Usually this picture seemed merely a country scene, but whenever Ozma looked at it and wished to know what any of her friends or acquaintances were doing, the magic of this wonderful picture was straightway disclosed. For the country scene would gradually fade away and in its place would appear the likeness of the person or persons Ozma might wish to see, surrounded by the actual scenes in which they were then placed. In this way the Princess could view any part of the world she wished, and watch the actions of any one in whom she was interested.

Ozma had often seen Dorothy in her Kansas home by this means, and now, having a little leisure, she expressed a desire to see her little friend again. It was while the travelers were at Fuddlecumjig, and Ozma laughed merrily as she watched in the picture her friends trying to match the pieces of Grandmother Gnit.

"They seem happy and are doubtless having a good time," the girl Ruler said to herself; and then she began to think of the many adventures she herself had encountered with Dorothy.

The image of her friends now faded from the Magic Picture and the old landscape slowly reappeared.

Ozma was thinking of the time when with Dorothy and her army she marched to the Nome King's underground cavern, beyond the Land of Ev, and forced the old monarch to liberate his captives, who belonged to the Royal Family of Ev. That was the time when the Scarecrow nearly frightened the Nome King into fits by throwing one of Billina's eggs at him, and Dorothy had captured King Roquat's Magic Belt and brought it away with her to the Land of Oz.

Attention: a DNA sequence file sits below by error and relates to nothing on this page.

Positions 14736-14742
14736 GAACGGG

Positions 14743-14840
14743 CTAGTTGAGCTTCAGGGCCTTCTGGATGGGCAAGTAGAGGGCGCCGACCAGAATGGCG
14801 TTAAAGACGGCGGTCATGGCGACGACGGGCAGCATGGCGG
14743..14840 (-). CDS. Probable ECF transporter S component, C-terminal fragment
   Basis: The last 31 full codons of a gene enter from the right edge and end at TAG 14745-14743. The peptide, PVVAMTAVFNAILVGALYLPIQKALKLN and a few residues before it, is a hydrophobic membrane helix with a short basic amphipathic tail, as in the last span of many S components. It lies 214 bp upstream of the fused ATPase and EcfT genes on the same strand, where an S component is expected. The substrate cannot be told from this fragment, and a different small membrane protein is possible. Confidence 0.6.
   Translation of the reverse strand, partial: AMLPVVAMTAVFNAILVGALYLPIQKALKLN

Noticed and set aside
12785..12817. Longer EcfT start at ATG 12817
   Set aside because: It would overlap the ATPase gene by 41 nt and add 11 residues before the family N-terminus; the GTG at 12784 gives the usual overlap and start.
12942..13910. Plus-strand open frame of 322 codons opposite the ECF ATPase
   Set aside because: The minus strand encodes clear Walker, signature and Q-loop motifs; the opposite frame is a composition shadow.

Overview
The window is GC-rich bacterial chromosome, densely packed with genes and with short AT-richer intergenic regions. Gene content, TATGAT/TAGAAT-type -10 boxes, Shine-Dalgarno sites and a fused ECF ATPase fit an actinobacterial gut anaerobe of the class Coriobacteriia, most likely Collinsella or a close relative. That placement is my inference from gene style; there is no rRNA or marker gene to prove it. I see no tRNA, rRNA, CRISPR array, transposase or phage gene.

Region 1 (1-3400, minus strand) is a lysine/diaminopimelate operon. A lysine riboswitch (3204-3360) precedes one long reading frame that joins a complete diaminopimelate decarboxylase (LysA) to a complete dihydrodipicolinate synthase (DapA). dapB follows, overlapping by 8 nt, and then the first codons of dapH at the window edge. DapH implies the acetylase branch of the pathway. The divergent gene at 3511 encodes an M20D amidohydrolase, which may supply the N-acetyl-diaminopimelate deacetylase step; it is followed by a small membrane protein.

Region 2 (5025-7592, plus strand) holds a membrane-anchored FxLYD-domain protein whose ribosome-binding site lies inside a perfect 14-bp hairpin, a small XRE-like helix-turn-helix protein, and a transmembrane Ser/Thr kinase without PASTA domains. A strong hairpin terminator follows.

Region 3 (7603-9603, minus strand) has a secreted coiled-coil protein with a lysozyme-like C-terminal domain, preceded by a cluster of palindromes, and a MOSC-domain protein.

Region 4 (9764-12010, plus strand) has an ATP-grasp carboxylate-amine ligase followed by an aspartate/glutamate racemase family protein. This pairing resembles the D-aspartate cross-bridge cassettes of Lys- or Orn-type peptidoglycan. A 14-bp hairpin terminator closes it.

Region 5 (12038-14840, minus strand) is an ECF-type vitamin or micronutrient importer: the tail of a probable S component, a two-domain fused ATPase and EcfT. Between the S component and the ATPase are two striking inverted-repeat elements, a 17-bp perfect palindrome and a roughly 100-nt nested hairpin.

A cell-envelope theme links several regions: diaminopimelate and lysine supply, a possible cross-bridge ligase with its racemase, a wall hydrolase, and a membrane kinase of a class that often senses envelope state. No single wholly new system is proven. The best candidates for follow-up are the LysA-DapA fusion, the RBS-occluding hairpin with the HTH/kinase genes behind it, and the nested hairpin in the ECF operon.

The pretty Princess smiled at the recollection of this adventure, and then she wondered what had become of the Nome King since then. Merely because she was curious and had nothing better to do, Ozma glanced at the Magic Picture and wished to see in it the King of the Nomes.

Roquat the Red went every day into his tunnel to see how the work was getting along and to hurry his workmen as much as possible. He was there now, and Ozma saw him plainly in the Magic Picture.